Iconic appliance maker Breville has shocked the market by announcing it expects a 40% increase in its earnings before interest, tax and depreciation for the 2012 financial year – and much of it is due to growth in the United States.
Breville said in a statement it expects EBITDA of between $72-$73 million, compared to last year’s result of $52.9 million.
It comes just months after the business posted a 41% increase in net profit for the first half of the year. Much of the company’s growth during that time also came from the United States, it said.
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Brian Walker, managing director of retail consultancy Retail Doctor Group, says while it’s too early to tell how the company has performed, given there are no sales or revenue data, the result is an encouraging one – and evidence of a strategic response to poor conditions at home.
“What I think they’ve done particularly well is identified their market segments,” he says, referring to the push into the United States.
“If you look at some of the profit returns in this country, the incumbents produce less profit than the new entrants, and that’s true when you think of newer businesses such as Zara and so on.”
“So I suspect they’re making a new impact into a much larger market, and seeing a return on their invested capital. They’re reaping the rewards of a global strategy.”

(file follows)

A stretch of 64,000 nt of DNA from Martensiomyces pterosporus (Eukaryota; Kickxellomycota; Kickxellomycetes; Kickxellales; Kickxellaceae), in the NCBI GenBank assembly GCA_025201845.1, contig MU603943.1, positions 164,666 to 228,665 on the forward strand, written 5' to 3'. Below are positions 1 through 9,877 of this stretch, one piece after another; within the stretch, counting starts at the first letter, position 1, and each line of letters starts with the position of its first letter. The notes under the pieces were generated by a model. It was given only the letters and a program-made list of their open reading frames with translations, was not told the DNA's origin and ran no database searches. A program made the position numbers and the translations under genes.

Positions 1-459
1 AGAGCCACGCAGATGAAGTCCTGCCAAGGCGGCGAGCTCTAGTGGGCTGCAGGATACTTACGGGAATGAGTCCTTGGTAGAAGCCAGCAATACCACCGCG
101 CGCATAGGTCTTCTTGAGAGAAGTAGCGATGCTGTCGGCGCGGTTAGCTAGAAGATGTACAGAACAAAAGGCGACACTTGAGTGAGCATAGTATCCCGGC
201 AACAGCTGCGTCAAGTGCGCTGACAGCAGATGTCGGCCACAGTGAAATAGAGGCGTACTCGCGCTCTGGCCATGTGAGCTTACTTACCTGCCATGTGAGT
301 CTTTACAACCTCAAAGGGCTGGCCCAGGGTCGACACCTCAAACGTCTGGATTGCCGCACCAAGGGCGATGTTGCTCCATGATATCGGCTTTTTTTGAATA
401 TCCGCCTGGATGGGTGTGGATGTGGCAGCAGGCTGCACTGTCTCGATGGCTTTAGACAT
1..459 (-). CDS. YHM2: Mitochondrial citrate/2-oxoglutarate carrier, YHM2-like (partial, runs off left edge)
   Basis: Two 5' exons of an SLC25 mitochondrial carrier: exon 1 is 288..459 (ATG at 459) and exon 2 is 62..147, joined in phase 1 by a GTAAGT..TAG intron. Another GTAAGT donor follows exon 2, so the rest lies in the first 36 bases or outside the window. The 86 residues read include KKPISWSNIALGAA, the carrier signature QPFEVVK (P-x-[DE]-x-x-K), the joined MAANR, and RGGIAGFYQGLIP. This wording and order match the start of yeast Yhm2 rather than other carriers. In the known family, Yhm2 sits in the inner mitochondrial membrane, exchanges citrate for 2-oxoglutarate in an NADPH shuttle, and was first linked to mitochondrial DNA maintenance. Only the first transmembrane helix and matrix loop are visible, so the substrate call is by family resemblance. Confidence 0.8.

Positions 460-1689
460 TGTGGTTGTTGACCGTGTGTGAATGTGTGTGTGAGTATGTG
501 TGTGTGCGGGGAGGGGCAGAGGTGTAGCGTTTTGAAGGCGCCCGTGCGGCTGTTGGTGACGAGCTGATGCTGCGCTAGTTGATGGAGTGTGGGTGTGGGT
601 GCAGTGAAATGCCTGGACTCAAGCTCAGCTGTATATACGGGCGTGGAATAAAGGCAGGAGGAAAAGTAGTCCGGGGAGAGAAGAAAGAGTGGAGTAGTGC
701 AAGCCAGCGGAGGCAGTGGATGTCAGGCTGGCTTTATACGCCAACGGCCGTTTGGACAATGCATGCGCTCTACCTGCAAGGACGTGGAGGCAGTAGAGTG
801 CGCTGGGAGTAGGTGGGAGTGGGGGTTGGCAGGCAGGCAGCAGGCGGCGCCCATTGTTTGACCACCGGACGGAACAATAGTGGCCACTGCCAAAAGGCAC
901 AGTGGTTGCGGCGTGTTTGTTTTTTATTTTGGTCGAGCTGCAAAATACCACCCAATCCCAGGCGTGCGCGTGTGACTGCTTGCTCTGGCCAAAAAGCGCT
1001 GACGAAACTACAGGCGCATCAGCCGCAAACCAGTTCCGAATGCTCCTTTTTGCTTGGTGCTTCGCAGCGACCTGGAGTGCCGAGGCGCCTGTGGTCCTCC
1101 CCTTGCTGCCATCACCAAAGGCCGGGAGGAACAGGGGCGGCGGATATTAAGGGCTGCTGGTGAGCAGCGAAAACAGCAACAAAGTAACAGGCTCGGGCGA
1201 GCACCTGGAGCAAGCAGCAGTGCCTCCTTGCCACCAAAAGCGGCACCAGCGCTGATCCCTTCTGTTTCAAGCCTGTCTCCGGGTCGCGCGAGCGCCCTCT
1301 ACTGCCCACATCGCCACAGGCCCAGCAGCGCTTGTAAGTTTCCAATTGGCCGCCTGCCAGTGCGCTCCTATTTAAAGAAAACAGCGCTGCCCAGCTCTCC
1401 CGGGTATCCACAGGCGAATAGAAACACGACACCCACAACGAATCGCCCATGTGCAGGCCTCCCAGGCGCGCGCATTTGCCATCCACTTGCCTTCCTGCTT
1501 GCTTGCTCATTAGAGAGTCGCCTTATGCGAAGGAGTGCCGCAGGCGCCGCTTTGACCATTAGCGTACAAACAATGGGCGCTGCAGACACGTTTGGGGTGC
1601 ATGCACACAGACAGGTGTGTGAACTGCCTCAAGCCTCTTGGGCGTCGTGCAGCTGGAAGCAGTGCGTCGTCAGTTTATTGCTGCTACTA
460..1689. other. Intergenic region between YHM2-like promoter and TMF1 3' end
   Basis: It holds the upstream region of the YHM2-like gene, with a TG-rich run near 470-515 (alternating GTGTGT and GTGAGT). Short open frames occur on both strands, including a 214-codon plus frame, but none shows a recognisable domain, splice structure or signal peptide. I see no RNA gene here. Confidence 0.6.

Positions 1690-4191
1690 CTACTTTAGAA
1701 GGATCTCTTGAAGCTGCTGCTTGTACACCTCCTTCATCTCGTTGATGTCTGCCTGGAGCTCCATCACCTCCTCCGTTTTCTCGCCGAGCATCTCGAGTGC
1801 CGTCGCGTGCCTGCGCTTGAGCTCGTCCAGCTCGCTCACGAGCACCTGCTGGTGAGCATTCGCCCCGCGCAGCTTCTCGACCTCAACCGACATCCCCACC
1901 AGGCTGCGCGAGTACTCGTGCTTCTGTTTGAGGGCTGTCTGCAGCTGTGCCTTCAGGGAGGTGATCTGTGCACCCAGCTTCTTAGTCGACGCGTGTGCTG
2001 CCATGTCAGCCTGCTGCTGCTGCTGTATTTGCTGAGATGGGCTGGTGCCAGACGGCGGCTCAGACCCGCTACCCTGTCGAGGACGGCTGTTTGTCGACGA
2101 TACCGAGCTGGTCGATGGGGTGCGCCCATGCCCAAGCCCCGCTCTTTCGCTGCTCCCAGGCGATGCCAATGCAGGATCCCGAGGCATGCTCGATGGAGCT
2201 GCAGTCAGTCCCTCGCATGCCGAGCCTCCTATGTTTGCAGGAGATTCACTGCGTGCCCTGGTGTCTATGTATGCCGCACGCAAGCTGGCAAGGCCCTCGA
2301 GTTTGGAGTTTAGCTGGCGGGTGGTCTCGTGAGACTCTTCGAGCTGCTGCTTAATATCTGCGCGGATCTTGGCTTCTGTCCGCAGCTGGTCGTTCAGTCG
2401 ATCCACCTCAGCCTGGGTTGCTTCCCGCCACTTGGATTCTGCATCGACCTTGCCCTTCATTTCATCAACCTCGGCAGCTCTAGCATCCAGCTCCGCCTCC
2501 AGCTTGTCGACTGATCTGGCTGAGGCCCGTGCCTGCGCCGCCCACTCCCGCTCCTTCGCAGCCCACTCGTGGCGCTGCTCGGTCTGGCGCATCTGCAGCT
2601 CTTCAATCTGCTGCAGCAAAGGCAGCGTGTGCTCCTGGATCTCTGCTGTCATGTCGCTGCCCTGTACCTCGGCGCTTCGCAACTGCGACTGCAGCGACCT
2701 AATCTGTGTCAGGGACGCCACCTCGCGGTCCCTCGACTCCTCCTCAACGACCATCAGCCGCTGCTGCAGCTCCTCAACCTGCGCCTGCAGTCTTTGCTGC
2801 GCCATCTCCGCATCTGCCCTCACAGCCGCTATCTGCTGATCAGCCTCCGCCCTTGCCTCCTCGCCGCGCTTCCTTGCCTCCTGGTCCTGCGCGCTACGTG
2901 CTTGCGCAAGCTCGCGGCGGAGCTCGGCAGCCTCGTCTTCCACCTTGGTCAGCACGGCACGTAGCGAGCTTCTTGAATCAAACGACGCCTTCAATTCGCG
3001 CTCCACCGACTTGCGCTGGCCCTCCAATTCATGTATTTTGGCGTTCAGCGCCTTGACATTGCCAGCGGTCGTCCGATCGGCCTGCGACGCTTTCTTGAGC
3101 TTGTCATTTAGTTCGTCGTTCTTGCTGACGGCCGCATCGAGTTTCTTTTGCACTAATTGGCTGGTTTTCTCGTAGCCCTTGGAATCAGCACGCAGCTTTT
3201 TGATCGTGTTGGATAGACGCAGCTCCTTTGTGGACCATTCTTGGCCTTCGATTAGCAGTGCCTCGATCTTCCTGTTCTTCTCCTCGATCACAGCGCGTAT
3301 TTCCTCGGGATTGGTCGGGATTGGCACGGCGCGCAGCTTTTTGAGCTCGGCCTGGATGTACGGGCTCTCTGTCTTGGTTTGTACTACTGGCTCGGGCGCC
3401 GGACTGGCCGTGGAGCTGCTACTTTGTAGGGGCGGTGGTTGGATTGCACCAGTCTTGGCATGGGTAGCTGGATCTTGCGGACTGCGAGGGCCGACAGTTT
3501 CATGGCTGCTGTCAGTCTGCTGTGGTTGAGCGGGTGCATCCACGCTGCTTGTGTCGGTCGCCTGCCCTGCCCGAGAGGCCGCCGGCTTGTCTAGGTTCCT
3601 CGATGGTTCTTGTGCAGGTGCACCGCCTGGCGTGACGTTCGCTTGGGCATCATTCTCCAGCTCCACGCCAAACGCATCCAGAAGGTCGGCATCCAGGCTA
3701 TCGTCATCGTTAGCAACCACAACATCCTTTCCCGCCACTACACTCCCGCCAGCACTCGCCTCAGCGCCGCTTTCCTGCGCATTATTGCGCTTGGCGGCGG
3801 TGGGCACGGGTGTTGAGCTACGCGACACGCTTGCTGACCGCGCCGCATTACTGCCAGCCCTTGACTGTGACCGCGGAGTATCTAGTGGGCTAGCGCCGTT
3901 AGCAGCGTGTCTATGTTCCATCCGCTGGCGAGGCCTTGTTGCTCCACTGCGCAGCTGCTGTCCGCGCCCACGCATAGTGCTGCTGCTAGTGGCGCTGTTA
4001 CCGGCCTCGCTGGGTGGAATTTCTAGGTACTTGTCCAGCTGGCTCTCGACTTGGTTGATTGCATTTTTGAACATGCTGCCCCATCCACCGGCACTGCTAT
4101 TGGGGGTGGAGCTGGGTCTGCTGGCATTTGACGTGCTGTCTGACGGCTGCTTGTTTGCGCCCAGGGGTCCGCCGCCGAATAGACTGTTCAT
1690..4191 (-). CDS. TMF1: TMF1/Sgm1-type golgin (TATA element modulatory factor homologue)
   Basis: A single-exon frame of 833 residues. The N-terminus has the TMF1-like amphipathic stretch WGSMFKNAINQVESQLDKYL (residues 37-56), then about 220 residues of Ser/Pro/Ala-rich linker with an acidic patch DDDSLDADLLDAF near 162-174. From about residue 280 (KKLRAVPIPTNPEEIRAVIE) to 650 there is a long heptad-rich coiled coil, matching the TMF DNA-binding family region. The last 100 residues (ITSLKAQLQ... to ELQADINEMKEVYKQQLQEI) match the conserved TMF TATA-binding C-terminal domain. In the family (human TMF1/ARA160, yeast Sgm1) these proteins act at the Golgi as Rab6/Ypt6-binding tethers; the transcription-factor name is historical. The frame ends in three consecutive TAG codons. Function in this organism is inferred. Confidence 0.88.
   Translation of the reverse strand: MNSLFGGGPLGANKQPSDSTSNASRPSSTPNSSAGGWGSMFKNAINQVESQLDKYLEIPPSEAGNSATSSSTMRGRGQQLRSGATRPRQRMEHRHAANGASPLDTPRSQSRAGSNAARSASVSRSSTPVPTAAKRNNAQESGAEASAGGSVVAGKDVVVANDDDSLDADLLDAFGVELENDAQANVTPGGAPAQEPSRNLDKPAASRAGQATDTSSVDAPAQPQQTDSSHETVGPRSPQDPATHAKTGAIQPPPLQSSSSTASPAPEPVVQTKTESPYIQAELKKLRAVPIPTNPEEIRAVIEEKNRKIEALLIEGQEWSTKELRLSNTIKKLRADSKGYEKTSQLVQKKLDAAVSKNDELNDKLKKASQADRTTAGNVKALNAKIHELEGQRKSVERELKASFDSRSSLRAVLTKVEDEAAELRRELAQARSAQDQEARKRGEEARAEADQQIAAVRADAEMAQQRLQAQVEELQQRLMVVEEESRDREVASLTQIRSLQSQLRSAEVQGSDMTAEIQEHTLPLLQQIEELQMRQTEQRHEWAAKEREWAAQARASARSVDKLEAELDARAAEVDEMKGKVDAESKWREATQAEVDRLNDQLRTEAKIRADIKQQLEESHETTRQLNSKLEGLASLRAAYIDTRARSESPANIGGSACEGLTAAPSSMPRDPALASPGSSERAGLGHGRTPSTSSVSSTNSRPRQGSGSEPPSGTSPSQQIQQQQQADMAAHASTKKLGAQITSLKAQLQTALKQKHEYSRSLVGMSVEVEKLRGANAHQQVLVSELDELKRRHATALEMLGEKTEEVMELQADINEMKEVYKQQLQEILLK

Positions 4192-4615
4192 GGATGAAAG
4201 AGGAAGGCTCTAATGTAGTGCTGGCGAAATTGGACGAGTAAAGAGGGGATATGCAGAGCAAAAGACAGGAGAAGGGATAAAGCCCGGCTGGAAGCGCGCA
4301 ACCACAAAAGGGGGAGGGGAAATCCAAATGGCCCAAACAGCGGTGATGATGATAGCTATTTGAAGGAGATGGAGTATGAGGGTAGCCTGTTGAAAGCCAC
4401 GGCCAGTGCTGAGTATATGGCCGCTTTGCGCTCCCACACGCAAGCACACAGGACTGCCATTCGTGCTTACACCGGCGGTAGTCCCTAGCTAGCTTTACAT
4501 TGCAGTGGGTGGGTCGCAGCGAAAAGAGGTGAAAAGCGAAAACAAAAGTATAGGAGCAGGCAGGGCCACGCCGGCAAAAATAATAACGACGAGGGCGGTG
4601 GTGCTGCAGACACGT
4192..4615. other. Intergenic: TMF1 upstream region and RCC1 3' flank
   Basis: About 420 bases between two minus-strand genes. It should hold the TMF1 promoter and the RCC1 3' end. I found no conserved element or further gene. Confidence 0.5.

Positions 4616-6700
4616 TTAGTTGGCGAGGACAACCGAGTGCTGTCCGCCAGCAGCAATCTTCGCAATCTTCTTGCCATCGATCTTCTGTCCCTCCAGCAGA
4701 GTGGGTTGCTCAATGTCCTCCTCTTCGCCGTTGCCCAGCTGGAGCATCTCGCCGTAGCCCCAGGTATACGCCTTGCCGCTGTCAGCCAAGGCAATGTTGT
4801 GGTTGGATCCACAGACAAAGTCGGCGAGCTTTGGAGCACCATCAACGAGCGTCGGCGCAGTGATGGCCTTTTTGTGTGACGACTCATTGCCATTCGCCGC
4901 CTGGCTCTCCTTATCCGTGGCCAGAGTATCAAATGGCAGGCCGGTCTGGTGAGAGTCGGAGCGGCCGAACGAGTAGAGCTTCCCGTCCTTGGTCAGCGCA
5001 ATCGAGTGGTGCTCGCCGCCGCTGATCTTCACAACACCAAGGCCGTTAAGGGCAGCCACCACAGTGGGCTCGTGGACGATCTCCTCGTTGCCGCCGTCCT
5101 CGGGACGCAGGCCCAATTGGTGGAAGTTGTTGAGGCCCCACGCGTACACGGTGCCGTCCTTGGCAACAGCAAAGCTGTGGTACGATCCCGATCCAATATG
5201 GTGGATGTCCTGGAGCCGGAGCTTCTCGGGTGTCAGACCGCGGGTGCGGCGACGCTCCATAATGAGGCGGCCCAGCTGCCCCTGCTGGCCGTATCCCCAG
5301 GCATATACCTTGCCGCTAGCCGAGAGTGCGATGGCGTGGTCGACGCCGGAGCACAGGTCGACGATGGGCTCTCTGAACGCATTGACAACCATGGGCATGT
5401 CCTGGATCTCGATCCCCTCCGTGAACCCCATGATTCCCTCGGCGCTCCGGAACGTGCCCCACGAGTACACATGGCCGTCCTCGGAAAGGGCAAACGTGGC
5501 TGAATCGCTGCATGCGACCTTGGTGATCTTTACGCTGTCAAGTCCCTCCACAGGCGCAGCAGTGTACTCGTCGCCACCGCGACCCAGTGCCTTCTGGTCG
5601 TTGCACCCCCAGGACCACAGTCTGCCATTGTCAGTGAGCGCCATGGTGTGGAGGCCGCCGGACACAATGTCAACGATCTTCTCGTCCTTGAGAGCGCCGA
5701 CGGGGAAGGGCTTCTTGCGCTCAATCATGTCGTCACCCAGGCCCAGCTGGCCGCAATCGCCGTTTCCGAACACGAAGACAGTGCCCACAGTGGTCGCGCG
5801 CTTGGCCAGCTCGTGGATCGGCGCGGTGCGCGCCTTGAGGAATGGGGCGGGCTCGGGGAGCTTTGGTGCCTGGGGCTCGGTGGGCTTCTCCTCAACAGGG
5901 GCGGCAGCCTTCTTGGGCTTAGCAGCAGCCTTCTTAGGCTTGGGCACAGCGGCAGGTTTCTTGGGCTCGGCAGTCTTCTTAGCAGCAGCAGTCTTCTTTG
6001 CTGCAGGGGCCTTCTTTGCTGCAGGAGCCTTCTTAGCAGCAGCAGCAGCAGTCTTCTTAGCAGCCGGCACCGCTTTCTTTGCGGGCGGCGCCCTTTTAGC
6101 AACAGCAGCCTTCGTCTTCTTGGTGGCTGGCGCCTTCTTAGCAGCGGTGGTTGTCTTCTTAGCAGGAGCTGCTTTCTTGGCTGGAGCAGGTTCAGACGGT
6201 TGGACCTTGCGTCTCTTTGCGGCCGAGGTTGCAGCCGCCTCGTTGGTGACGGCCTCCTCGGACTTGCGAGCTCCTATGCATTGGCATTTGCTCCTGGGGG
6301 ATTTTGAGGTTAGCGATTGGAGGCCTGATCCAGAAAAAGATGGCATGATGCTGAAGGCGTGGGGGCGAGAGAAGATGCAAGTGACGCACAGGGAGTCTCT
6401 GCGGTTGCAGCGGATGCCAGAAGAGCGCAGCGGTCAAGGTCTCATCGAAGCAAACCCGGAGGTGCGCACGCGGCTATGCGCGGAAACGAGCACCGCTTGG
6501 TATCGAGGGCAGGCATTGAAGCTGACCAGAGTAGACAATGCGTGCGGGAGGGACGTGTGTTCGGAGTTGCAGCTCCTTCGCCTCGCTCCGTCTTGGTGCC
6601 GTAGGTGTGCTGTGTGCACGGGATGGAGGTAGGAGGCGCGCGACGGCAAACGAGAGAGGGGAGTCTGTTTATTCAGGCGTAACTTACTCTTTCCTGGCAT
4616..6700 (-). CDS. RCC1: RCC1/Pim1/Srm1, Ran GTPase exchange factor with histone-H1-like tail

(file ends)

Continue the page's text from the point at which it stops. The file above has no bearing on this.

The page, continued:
Acting chief executive Jack Lord even said in the company’s announcement the growth in North American sales had been a key factor in the result.
“The group’s very pleasing performance was underpinned by the strong result achieved with Breville designed and developed products in North America and the Keurig distribution businesses in Canada.”
“The Australian and International Distributors businesses also showed growth in the second half after a difficult first half.”
Breville has established a solid business in Australia for decades but more recently it has been pushing more and more in the United States. One of its appliances was featured on Oprah back in 2007, and its products have taken on new life internationally on ecommerce sites such as Amazon.
But while Breville suggested the Australian business has only just managed to record some growth in the second half, there is some hope – Access Economics economist David Rumbens says the homewares market is set to pick up during the rest of the year.
“It has picked up, and we are expecting that to continue as property starts to bottom out and then increase.”
Official retail data is due out tomorrow which will provide a better picture of how the market will proceed, Rumbens says.